My Mom is a knitter. Not one of those hippy, trend knitters who knits because her favorite actress does, but someone who taught herself to knit at the age of 17 and never looked back. She makes the most gorgeous lace scarves and shawls, the warmest and softest throws, and these heirloom afghans that are as much artwork as blanket to cuddle under. Even as I live on the opposite side of the world from her, I daily wear the fingerliss mitts she made me under my jacket and gloves. She taught me how to knit when I was very young (a precaution against children pulling out her knitting because they were pretending to knit) but I never really got into it. I traded it in for bobbin lacing when I was older, though again, that’s something that I seem to pull out a few times a year.
I’ve always admired my Mom’s handiwork. I always will. Yet, I know that isn’t me. I’m not a crafter, as much as I would sometimes like to be, though I am a huge admirer of the arts. Her love for handcrafting has made me someone who appreciates the work that people do put into it. It’s just not my thing to make.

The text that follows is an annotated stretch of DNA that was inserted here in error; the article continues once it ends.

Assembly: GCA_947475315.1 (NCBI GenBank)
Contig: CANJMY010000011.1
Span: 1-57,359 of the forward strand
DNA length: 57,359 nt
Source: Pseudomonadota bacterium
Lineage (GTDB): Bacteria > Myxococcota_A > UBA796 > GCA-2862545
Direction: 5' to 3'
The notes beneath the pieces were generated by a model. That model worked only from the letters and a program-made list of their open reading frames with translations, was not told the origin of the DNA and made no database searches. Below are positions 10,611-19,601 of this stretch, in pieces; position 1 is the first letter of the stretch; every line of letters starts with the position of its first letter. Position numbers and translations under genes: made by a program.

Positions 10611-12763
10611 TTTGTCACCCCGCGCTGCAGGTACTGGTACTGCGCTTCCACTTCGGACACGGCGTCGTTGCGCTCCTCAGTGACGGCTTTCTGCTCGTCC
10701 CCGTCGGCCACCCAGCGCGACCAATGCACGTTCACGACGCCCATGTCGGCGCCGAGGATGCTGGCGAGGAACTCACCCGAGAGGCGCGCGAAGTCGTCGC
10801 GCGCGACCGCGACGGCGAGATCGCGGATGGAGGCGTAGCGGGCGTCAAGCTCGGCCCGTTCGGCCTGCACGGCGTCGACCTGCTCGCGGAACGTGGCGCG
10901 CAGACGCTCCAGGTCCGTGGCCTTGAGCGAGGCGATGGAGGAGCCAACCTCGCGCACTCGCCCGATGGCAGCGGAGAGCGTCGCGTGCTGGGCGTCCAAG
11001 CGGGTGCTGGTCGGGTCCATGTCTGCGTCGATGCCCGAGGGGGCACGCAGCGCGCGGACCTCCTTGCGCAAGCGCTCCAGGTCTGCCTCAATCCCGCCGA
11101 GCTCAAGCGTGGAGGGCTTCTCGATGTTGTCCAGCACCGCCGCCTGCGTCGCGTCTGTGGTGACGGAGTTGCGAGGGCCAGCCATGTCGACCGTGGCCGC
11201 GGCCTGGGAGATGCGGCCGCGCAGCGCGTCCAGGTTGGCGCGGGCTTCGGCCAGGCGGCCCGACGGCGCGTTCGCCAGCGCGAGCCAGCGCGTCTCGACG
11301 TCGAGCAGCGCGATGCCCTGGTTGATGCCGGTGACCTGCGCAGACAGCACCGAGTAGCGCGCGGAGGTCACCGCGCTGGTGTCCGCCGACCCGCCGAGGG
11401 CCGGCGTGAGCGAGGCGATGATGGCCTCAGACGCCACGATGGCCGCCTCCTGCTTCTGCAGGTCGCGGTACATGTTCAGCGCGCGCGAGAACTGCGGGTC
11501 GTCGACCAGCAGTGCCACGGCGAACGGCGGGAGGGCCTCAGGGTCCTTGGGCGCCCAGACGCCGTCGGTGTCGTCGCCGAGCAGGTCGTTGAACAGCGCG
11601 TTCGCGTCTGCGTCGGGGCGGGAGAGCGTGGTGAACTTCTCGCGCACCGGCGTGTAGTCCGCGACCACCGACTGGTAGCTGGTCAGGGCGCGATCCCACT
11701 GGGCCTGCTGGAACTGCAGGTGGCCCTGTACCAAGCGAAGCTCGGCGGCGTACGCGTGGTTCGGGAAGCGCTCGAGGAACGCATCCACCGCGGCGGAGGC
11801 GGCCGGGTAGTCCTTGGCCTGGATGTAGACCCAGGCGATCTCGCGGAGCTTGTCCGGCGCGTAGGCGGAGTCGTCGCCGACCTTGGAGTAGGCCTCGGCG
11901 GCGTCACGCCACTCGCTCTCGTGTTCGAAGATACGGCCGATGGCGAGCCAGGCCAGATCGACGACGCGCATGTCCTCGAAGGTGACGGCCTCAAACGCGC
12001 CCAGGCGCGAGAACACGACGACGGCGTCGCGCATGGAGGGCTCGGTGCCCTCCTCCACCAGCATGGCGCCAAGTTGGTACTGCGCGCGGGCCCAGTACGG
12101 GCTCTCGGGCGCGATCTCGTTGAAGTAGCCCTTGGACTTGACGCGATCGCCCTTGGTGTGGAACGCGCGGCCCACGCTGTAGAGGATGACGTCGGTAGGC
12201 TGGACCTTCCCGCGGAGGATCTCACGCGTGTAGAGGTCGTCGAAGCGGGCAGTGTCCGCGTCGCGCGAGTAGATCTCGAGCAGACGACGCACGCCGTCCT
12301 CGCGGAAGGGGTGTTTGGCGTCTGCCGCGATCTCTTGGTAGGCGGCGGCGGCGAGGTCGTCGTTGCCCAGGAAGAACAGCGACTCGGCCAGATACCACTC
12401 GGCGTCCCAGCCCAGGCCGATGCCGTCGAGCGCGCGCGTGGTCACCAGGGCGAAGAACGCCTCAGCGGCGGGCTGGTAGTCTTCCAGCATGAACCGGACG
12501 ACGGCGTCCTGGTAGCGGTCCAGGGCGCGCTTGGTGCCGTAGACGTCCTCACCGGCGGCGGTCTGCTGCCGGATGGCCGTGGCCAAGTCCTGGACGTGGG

What do I love to make? A warm dinner for my husband, cookies for friends, a special dessert that surprises people. I like to make my home cozy and personal, organized and polished. I like to make my husband happy. I like to help make little musicians and music lovers in all of my students. I like to make friends and build them up through encouragement and laughter.
Making things isn’t always about sitting down with some glue, construction paper, and glitter or some yarn and knitting needles. Sometimes it’s about investing time and love into a relationship or giving a piece of yourself to another person. I don’t ever want to limit myself by saying that I’m not a maker just because I’m not a crafter. The things I make might be less tangible, but that doesn’t mean that I didn’t put just as much work into making them as my mother did in knitting a lace shawl.